gms | German Medical Science

27th German Cancer Congress Berlin 2006

German Cancer Society (Frankfurt/M.)

22. - 26.03.2006, Berlin

Outcome and quality of life: A conceptual framework to put quality of life into action

Meeting Abstract

  • corresponding author presenting/speaker Michael Koller - Zentrum für Klinische Studien, Regensburg, Deutschland
  • Monika Klinkhammer-Schalke - Tumorzentrum Regensburg e.V.
  • Christoph Ehret - Tumorzentrum Regensburg e.V.
  • Brunhilde Steinger - Tumorzentrum Regensburg e.V.
  • Brigitte Ernst - Tumorzentrum Regensburg e.V.
  • Ferdinand Hofstädter - Tumorzentrum Regensburg e.V.
  • Wilfried Lorenz - Tumorzentrum Regensburg e.V.

27. Deutscher Krebskongress. Berlin, 22.-26.03.2006. Düsseldorf, Köln: German Medical Science; 2006. DocIS063

The electronic version of this article is the complete one and can be found online at:

Published: March 20, 2006

© 2006 Koller et al.
This is an Open Access article distributed under the terms of the Creative Commons Attribution License ( You are free: to Share – to copy, distribute and transmit the work, provided the original author and source are credited.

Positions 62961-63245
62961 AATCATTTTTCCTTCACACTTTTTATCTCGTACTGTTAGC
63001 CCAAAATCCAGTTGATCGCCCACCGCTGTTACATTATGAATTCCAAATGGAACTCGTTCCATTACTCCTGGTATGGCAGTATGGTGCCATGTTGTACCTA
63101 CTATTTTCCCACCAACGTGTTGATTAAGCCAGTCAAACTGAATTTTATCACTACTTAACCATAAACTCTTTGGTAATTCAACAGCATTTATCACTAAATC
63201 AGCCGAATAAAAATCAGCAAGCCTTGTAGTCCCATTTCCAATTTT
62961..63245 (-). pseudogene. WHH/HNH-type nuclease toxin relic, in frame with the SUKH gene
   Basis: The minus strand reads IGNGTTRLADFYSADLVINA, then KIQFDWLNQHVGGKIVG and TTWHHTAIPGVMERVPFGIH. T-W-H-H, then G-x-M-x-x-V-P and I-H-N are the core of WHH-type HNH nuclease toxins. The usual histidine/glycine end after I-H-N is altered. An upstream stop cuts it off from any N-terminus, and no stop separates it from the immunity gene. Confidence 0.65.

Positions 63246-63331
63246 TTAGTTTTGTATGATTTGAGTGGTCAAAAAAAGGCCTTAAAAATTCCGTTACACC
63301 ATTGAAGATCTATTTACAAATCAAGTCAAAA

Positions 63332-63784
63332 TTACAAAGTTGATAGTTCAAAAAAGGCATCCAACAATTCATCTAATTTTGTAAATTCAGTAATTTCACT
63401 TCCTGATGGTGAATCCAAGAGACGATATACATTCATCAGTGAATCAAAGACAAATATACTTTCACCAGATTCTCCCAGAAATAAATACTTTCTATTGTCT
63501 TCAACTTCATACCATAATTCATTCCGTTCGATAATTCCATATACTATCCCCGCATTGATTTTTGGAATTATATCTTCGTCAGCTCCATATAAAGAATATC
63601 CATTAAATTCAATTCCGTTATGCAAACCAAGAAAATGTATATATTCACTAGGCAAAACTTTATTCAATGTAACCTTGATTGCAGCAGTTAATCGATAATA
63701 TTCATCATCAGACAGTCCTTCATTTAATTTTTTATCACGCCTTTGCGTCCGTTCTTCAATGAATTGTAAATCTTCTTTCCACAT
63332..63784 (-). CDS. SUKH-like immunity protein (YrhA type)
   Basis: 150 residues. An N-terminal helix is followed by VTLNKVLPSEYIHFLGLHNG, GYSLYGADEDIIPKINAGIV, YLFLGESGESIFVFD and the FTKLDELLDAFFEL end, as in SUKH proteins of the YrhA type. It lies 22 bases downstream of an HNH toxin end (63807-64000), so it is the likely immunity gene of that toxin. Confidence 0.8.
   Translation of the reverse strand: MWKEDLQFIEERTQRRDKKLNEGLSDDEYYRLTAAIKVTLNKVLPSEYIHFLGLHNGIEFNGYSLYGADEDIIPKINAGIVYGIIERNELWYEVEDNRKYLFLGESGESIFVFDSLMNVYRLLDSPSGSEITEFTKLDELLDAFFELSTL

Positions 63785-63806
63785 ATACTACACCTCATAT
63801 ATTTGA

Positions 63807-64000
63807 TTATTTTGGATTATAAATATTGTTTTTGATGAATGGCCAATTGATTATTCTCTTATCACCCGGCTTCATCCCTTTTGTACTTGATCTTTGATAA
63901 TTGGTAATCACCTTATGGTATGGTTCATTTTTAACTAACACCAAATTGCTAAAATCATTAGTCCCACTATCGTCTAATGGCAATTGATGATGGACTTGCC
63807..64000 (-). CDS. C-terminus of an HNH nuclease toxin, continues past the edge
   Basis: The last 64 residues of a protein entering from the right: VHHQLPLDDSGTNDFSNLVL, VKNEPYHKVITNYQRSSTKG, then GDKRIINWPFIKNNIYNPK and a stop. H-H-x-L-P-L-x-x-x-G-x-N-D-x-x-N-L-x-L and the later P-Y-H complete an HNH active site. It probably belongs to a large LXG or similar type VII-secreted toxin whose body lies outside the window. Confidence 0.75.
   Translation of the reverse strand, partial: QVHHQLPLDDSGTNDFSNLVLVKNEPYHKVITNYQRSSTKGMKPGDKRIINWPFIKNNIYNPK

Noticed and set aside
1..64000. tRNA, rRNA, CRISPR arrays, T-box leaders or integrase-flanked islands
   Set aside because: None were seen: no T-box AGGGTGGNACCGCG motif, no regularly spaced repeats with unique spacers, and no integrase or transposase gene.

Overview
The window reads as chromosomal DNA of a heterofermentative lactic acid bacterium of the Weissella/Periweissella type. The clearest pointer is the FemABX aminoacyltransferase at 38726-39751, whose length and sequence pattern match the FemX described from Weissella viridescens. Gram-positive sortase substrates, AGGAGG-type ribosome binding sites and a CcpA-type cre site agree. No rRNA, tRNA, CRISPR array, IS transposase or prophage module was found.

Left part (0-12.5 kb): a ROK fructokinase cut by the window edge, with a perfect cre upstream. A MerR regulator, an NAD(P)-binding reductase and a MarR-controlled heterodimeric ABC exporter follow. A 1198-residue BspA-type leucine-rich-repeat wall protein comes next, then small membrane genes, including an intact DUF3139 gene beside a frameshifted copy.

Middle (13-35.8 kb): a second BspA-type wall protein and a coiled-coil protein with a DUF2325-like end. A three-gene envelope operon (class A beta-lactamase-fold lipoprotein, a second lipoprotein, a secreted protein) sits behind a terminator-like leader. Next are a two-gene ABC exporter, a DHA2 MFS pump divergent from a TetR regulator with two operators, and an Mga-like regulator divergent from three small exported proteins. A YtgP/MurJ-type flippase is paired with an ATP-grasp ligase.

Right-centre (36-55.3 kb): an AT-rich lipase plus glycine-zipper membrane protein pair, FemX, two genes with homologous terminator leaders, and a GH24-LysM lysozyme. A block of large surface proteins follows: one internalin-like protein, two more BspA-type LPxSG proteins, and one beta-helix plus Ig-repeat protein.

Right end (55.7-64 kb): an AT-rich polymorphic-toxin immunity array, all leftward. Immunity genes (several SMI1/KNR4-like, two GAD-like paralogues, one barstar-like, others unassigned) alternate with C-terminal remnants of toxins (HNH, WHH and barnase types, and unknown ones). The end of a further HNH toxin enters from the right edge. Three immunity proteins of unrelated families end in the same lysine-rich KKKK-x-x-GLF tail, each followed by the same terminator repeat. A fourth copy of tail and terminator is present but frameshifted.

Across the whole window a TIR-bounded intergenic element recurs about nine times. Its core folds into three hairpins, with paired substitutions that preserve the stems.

WHO-definitions of health and quality of life are encompassing and idealizing, but impractical from a clinical standpoint. Can the complete absence of disease really be an attainable treatment goal in a clinical setting? At the same time a major issue of debate is the clinical use of quality of life information. Very often these efforts dwell on technical or statistical improvements, such as computer-aided diagnosing or the specification of effect sizes. However, improvements in these respective areas are hardly helpful to overcome problems that are conceptual by nature. Our approach to make the quality of life concept suitable for the clinical arena is based on the following four premises: 1. A concept of disease-related quality of life (i.e., the patient is oriented to overcomean unfavourable situation). 2. Defined thresholds that allow distinguishing between acceptable quality of life and unacceptable symptom burden. 3. Availability of quality of life diagnostics that is both comprehensible and action-oriented. 4. Implementation of the quality of life diagnostics into routine patient care and availability of quality of life enhancing therapy options. The implication of this viewpoint is that a patient’s quality of life can only be understood in the context of his/her medical condition. To be more specific, a patient is described best in terms of three components: classical, mechanistic endpoints (survival, complication rates, laboratory parameters, imaging), patient-based or hermeneutic endpoints (quality of life, expectations, stigma), and a value judgement in order to decide which of these many possible measures is the most relevant one for a patient in a given clinical situation. The three component outcome analysis is necessary for recognising the relations between the various endpoints and for arriving at an empirically derived hierarchy (ranking). Based on this conceptual framework patients’ individual quality of life is presented in form of a quality of life profile that comprises ten major dimensions. All scores range from 0 (very bad) to 100 (very good), whereby 50 is regarded as the cut-off between acceptable and unacceptable/questionable score values. In an ongoing randomised trial a group of five experts (gynaecologist, psychologist, trial methodologist) uses this information together with the medical records in order to come up with specific therapeutic recommendations to improve the patients’ quality of life. Therapeutic options include pain therapy, physiotherapy, psychotherapy, fitness and nutrition, and social rehabilitation and are incorporated in a clinical path based on the current breast cancer treatment guideline. The findings of this randomised controlled trial promise to clarify the role that a conceptually and empirically grounded quality of life concept can play in the context of treatment guidelines for cancer patients.